I'll boring and repeat again my demand to test the Basal Eurasian level of Yamnaya f4 stats with Ust_Ishim - this K8 NE level would predict that Yamnaya should be closer to Ust-Ishim than Lithuanians, as their NE level and thus Basal Eurasian would be lower. Laziridis's prediction that Yamnaya are 50% NE would predict that they should be further from Ust Ishim than Lithuanians, and further from UI than most Northern Europeans, to boot.

Also, if the MN_Spain get the same ANE K8 levels as MN_Germany despite having different K15, that would be interesting to see.

Srkz said...

Bell Beaker I0112 M117132

Helgenes50 said...

@Srkz

Thanks for all these kits

Alberto said...

@David

"The West Asian label is misleading. That component should be called "70/30 Near Eastern/ANE from the steppe", but I guess that's a bit long winded."

You know perfectly well that what you said is not correct. I don't need to prove it to you (thought for others it might be useful to note that Russians and Poles have 12% of it, but Iranians 52%).

What I really don't understand is why having the knowledge and the tools, and having the opportunity to get ahead of the "mainstream", you seem to prefer to trail behind in a safe place.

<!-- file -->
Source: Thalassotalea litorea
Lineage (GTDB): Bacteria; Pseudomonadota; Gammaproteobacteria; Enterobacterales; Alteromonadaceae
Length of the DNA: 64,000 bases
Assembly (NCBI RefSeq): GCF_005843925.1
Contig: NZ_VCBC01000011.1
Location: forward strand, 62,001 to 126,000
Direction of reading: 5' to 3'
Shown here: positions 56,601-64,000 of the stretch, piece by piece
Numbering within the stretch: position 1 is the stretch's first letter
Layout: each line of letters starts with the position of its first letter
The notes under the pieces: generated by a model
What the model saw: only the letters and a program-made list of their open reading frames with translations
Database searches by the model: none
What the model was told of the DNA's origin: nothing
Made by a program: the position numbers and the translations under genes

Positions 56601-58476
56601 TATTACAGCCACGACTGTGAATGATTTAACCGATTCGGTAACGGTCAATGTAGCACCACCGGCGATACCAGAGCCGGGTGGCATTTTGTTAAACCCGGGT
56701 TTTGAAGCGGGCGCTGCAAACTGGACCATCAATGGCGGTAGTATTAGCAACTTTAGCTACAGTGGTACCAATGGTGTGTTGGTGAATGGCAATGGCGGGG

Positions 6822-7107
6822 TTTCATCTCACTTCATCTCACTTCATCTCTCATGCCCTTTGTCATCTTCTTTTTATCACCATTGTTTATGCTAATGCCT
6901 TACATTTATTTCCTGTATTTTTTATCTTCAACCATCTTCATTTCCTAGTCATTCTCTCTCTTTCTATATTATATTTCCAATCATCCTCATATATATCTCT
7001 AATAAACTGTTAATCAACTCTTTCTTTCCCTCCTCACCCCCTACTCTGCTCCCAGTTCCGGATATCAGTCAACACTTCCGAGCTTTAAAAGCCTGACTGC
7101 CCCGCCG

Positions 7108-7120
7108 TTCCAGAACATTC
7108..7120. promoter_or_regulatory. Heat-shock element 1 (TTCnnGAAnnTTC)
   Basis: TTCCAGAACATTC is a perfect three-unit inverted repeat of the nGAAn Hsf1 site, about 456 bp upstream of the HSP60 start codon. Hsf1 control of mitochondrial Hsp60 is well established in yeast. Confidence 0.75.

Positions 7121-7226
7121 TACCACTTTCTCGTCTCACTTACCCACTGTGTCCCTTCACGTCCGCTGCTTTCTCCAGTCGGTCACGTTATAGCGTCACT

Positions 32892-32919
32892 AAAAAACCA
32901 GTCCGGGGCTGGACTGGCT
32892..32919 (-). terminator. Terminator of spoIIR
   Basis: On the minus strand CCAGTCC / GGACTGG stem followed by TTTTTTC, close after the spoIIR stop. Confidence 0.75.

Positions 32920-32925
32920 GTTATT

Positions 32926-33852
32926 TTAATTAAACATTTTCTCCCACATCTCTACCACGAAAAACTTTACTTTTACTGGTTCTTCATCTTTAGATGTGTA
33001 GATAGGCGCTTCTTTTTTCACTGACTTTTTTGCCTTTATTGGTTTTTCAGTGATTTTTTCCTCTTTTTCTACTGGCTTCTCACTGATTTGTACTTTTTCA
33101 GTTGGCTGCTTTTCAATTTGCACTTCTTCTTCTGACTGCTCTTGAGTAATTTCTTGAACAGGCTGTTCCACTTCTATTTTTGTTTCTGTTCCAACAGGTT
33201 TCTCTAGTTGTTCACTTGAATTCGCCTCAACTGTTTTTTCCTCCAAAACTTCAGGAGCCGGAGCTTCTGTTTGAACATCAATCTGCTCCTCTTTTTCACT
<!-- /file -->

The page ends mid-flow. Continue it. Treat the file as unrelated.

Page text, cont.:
The next paper from the Lazaridis, Reich, Patterson et al. team will have a different model, with genomes from other places to prove it. But by then it will be late for you to add anything new.

I'm not into conspiracy theories or black hands, so I can just respect whatever reasons you have for making your decisions. And I'll do.

Fanty said...

@Maju:
"I'm very much anti-Judeo-Christo-Islamism, "

There is a word for those: "Abrahamitic Religions"

Based on the fact, that all 3 Religions claim to be the God that revealed himself to the character Abraham, who is suposed to be a stockbreeding nomad Chieftain in 2600 BC Mesopotamia.

And that this kind of Religion is specially anoying to you, bases on the fact, that 2/3 of the planets population worships that god. A Religion-Family more successfull than Indoeuropean languages. Thats a very large target for hate.

Marnie said...

"What I really don't understand is why having the knowledge and the tools, and having the opportunity to get ahead of the "mainstream", you seem to prefer to trail behind in a safe place."

That would be a good question, not only for Davidski, but for *all* of the authors on the Haak paper, including Patterson and Reich.

"The next paper from the Lazaridis, Reich, Patterson et al. team will have a different model, with genomes from other places to prove it. But by then it will be late for you to add anything new."